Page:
We are currently witnessing a remarkable period of renewed collaboration between physicists, mathematicians and biologists. Not for the first time are there very good reasons for synergy: the beginnings of molecular biology itself emerged from a previous period in which techniques from physics, and mathematical analysis, demonstrated huge potential to answer biological questions. Famous examples are the application of radio-labelling in Copenhagen in the 1930s and of course the determination of the structure of the “Double Helix” of DNA in Cambridge and London in the 1950s by X-ray diffraction, and the subsequent application to the analysis of protein structures.
This programme arose from the very promising creative tension between the “randomness” of statistical physics and the “specialness” of biology. Two aspects of the growth of these two subjects in the last 20 years created the context for it. In physics, the structure and dynamics of “soft matter” has rapidly become a subject in its own right. Techniques from quantum field theory applied to polymers, membranes, liquid crystals and colloids by Edwards, De Gennes and others reveal a subtle world where gentle forces combine with Brownian motion to create emergent properties such as elasticity, membrane interaction and microphase separation. The field has generated important theoretical tools for studying non-equilibrium and self-organised states, and made contact with increasingly sophisticated experimental data. In biology, it is largely the explosion of accessible data at the level of individual biological molecules and cellular processes that create a ripe moment to provide a context for the two communities to work together. After all, at the cellular level, Biology has chosen the very motifs of polymers and membranes that constitute the raw material for soft matter physics. Furthermore, biomolecules, such as the protein whose structure is illustrated in the figure overleaf, are of the scale that subjects them to continual random Brownian motion - the consequence of heat, and the generating dynamics for the whole approach of “Statistical Mechanics”.
However, the very deep methodological differences between physics and biology constitute severe challenges to this hopeful setting. As Fox-Keller has recently pointed out, the very words “theory” and “model” mean very different things to a biologist than they do to a theoretical physicist. The essential step of “coarse-graining” or “renormalization” of a physical system that permits theoretical statistical mechanics (the elasticity of flexible polymers is an emergent property of their connectivity, not of their local chemistry) mystifies a molecular biologist who knows very well that every chemical side-group on a protein, every base-pair in a strand of DNA might matter. Yet even the tools used in current molecular biology suggest that sometimes coarse-graining is of use, if not an essential step in understanding.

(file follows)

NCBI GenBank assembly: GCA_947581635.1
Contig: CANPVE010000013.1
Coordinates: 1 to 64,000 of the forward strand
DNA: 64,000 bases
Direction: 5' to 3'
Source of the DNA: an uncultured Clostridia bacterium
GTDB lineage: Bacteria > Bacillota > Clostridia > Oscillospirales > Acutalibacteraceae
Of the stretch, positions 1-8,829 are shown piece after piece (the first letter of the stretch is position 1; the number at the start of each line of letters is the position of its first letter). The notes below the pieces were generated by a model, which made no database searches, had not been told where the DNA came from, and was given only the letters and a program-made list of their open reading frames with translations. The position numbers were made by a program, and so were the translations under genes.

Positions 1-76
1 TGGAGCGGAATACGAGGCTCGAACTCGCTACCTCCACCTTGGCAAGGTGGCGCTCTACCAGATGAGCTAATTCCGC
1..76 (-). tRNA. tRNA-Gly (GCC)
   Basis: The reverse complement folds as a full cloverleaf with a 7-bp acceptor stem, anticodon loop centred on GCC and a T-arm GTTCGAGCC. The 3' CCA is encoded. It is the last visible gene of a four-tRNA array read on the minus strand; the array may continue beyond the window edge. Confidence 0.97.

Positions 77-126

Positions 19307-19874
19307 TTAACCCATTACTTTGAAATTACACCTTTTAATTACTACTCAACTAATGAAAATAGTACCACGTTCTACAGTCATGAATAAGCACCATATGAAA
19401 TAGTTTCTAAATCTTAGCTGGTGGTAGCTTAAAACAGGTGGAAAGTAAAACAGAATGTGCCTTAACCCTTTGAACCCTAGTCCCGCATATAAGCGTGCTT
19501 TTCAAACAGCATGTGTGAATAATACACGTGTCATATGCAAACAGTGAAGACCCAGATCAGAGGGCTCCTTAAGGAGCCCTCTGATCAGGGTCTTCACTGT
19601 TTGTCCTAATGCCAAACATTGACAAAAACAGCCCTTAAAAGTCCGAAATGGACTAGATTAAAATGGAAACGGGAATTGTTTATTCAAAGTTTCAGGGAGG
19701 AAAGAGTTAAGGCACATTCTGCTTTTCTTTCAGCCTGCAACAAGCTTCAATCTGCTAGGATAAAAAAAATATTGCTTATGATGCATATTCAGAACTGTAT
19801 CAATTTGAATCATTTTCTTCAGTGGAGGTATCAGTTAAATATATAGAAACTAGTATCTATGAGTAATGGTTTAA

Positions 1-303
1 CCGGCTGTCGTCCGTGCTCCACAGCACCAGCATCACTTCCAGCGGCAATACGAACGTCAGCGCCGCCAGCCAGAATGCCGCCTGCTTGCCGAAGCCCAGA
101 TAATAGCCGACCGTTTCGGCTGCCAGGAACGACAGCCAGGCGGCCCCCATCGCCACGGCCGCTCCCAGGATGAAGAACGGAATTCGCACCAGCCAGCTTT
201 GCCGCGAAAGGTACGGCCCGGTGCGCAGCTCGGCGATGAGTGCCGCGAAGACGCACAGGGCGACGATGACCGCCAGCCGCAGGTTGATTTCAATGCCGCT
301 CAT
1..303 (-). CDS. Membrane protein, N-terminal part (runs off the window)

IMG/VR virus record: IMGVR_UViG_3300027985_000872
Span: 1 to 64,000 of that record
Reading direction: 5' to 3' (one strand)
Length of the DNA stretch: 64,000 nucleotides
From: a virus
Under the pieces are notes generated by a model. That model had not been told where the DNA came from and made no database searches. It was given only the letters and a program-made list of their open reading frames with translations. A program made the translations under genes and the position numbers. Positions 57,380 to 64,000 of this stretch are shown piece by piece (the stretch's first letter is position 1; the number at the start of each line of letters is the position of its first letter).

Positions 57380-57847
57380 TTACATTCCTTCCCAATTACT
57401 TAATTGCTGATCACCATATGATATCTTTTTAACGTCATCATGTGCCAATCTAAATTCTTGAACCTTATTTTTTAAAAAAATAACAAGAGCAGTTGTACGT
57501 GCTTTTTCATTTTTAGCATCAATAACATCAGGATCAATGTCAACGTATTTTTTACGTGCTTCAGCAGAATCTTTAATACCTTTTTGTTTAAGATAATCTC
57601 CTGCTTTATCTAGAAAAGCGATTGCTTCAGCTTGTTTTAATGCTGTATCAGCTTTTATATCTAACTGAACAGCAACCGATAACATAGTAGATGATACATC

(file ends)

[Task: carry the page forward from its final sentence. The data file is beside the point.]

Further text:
Recent mathematical theories have begun to shed light on how nature exploits physics in these special molecules. Leibler pioneered physical models of self-assembly and growth of microtubules; Huxley, Jülicher, Duke, Fisher and others simple models for biological molecular motors. Maggs, MacKintosh and Morse have extended coarse-grained models for ordinary polymers to the case of very high local stiffness met with in the case of F-actin and microtubules, while models for the elastic behaviour of DNA at various degrees have been developed by Callaghan, Marko and Siggia, P Nelson, Ou-Yang and others. A rich statistical mechanics for the thermodynamically-driven self-assembly of mis-folded sections of proteins into fibrils and fibres is due to Nyrkova, Semenov and others, and theories of the more finely-tuned self-assembly of viruses has recently been injected with new momentum from Bruinsma, D Nelson and Twarock in the tradition of Caspar and Klug. The organisation and properties of lipid membranes have been addressed by D Nelson, Andelman and others using developments of the celebrated coarse-grained Hamiltonian of Helfrich. The role of electrostatic charge in biomolecular solutions, and its frequently paradoxical effects, has actually stimulated fresh work in physics with a long and current history. Our goal was to stimulate interaction of this new generation of theoretical tools with core scientific programmes in molecular biology, to explore new problems, develop new models, and to move beyond purely reductionist approaches towards an understanding of the systems that the cell’s active and passive components constitute.
Cambridge provides an ideal setting for a programme of this highly multidisciplinary type, since such ready expertise in molecular biology was on the doorstep of the Newton Institute. The goal of maintaining a near-constant presence of experimental biologists was increasingly met during the programme, and several local experts were extremely generous with their time.